According to the urban dictionary, “suspension of disbelief” is the point at which you must give up all skepticism, and just accept what goes against all that you think you know. We do that during a magic show or reading fantasy or even a happily ever after tale, and maybe even on vacation.
I just returned from several days, actually 9, at the beach with family. On the way, I attempted to finish some work that I thought needed to be turned in before I left. It didn’t and after my first day, even when it was cloudy and raining in sunny southern California, I didn’t think about it again.
On another day I heard some disheartening news. I was concerned, but realized I was powerless in the situation, except to send my love. The concerns were backgrounded as I turned my attention and thankfulness for the gentle breeze and sunshine floating on the surf.
How does that happen? Maybe it is a mind trick or maybe it is another form of suspending all the belief I had about what is important or necessary at that moment. Maybe it is freedom to pay attention to the gentle breeze instead of the family storm. Maybe the key is the “all that you think you know” part. All that I think I know isn’t what could be or even what is. Henri Nouwen in Bread for the Journey says
Mostly we have just enough light to see the next step: what we have to do in the coming hour or the following day. The art of living is to enjoy what we can see and not complain (and I’m adding worry) about what remains in the dark. When we are able to take the next step with the trust that we will have enough light for the step that follows, we can walk through life with joy and be surprised at how far we go. Let’s rejoice in the little light we carry and not ask for the great beam that would take all shadows away.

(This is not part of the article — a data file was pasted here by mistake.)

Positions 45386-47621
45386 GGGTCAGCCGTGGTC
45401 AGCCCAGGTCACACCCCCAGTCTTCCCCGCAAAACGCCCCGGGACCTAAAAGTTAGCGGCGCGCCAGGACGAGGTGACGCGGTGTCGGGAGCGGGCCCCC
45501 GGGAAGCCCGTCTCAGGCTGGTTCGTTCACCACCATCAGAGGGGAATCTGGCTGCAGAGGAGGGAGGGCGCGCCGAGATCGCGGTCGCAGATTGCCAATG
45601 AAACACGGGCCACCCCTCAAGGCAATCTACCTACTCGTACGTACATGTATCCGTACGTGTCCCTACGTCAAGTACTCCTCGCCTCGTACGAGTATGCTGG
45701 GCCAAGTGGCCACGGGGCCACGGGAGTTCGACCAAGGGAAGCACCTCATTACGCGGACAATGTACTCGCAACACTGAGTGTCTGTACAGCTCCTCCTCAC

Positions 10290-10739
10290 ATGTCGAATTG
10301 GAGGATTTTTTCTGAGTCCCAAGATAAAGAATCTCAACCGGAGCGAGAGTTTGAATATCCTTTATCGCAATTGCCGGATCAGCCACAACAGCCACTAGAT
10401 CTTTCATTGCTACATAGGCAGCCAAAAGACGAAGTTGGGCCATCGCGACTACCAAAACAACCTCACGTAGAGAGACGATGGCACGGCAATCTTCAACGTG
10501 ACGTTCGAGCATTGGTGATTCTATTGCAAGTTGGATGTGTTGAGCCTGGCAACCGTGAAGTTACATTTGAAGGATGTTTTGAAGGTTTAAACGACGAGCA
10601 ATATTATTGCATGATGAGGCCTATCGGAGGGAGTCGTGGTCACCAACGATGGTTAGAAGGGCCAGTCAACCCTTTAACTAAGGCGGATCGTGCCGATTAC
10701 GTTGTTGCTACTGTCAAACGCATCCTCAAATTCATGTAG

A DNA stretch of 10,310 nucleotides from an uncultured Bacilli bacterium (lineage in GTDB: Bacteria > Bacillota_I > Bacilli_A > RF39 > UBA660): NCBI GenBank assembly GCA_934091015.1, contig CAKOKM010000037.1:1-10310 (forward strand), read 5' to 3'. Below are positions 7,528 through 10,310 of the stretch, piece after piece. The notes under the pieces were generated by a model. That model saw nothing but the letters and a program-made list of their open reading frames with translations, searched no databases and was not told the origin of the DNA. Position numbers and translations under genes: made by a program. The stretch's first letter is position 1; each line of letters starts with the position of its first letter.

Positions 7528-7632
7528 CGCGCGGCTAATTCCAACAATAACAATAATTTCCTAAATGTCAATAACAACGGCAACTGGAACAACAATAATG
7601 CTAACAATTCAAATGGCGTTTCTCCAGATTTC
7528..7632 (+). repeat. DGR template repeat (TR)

I can see what is before me: a magnificent sunset, my precious sister, a loving husband, a delicious piece of strawberry pie. I could choose to see: work that is still not finished, what might be happening thousands of miles away, wallow in the what if’s. It is a choice. It’s not running from shadows that are real or pretending that the tensions aren’t visible. It is “sustaining reality,” what is before me, right now, that is worthy of my attention.